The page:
One should make sure the vehicle of action and progress moving fast also has good brakes, as a weakness in this area could undo all the good that could be achieved through fast action. Constitutional checks and balances are these breaks, and these need to be strengthened not weakened by a Parliament with a two-thirds majority – Pic by Shehan Gunasekara
The 19th Amendment may have been introduced for many reasons. One reason may have been to curtail the powers of the Executive President and to strengthen the powers of the Legislature instead.
What led to this is the subject of discussion and debate from the time the 19th Amendment became law in 2015. A generally held view is that the real motive was to curtail the powers of the Presidency that Mahinda Rajapaksa enjoyed as President, and to strengthen the powers of the Prime Minister Ranil Wickremesinghe.
President Mahinda Rajapaksa did not create these powers, and he inherited them from a UNP President, J.R. Jayewardene. However, this inheritance was enhanced with the 18th Amendment. Another generally held view is that the 18th Amendment vested even more powers in one person, without adequate checks and balances.
In this context, introduction of the 19th Amendment that reversed the powers vested through the 18th Amendment was a strengthening of democracy. The problem with the 19th Amendment was not its relevance and a democratic need, both of which were valid, but the not so well thought of and drafted document which accentuated confusion rather than easing them.
The approach taken by the drafters of the 19th Amendment tended to give an impression that they were based on personalities rather than on policies. The confusion and ambiguities came to a head with the end of the honeymoon between President Sirisena and Prime Minister Wickremesinghe.
It would not be a misplaced view to state that the reason for this duo’s marriage was based on one single shared objective. To defeat President Mahinda Rajapaksa in 2015. Once this was achieved, all the underlying issues, all relating to the exercise of power, surfaced.
The 19th Amendment has many positives, and amongst them the re-introduction of independent commissions first introduced by President Chandrika Kumaratunga in 2000 via the 17th Amendment to the Constitution. These had been watered down by the 18th Amendment.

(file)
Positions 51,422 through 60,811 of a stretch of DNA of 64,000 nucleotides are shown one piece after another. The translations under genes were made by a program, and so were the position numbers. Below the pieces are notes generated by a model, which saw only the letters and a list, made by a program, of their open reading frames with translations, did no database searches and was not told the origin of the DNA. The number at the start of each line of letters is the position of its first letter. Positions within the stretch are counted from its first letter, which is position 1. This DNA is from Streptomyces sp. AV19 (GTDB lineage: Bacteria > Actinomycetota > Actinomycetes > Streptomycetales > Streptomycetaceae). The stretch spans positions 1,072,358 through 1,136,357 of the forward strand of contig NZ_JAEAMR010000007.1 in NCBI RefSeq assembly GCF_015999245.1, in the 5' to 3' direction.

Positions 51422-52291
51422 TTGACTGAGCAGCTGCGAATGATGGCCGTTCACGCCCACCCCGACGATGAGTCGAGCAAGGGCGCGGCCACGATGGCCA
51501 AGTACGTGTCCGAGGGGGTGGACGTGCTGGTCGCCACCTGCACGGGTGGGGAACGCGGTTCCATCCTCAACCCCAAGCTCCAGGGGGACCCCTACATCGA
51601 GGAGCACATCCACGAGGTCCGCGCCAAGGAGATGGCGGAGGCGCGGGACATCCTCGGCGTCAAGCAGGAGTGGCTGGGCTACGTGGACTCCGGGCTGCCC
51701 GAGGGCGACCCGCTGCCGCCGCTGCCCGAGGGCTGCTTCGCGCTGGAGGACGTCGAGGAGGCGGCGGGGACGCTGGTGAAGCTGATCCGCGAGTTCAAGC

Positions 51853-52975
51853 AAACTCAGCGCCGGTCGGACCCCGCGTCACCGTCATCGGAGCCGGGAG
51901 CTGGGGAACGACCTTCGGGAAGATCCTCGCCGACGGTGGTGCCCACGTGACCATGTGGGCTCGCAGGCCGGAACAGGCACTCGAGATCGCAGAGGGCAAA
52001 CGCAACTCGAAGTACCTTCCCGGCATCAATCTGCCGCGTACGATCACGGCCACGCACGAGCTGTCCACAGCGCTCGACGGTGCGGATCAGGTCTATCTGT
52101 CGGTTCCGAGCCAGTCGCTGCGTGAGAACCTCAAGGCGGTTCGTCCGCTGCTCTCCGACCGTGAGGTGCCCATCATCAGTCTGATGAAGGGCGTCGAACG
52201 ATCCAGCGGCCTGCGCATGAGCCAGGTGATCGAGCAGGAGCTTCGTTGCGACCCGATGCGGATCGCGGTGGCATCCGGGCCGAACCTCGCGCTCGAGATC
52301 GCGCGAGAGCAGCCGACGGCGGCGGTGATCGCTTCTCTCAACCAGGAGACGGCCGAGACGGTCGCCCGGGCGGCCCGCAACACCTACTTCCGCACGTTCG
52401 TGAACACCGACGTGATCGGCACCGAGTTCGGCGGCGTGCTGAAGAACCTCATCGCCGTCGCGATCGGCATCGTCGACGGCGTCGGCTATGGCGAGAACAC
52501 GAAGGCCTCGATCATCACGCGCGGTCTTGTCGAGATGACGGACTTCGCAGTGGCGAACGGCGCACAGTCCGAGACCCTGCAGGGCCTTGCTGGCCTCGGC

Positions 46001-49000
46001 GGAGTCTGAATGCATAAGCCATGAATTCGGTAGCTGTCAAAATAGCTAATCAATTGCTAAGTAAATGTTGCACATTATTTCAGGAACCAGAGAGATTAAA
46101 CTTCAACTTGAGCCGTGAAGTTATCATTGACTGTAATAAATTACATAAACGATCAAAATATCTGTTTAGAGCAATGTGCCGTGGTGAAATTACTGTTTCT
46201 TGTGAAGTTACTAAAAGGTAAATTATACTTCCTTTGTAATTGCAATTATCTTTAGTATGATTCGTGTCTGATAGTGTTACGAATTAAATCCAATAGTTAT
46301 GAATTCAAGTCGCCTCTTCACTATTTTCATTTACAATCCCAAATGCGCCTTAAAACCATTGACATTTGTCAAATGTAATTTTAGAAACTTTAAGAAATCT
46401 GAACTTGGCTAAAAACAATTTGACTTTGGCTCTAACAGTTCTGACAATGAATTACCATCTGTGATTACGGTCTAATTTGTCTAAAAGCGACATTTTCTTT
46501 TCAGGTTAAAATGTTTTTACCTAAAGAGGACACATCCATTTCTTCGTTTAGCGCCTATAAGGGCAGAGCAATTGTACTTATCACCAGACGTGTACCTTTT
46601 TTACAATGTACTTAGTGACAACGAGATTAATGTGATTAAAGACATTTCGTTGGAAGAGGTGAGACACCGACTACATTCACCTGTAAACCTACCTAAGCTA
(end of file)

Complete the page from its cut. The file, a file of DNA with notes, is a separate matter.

If anyone is to find fault with the functioning of the independent commissions, it had much less to do with the concept of these commissions than with the persons appointed to them. Those who are now promoting changes to these commissions or even the outright disbanding of them should keep in mind the old adage not to throw the baby out with the bathwater.
Strengthening the independent commissions and improving their functioning should become the discussion point, not disbanding them or diluting their powers and responsibilities. Those who argue that the Executive President should have ultimate power, even over these Commissions, should keep in mind that a President will go before the people to whom he or she is answerable, only once in five years.
It is more than possible that a President could damage the democracy of the country during that period and not be answerable to the people in between. This is where entities such as the independent commissions could play the role of an honest broker on behalf of the people and keep a check on undemocratic practices of not just an Executive President but even a Legislature drunken with power.
An opinion has been expressed that in Article 4 where the sovereignty of the people has been dealt with, specified as follows in Sub Article 4b: “The executive power of the People, including the defence of Sri Lanka, shall be exercised by the President of the Republic elected by the People.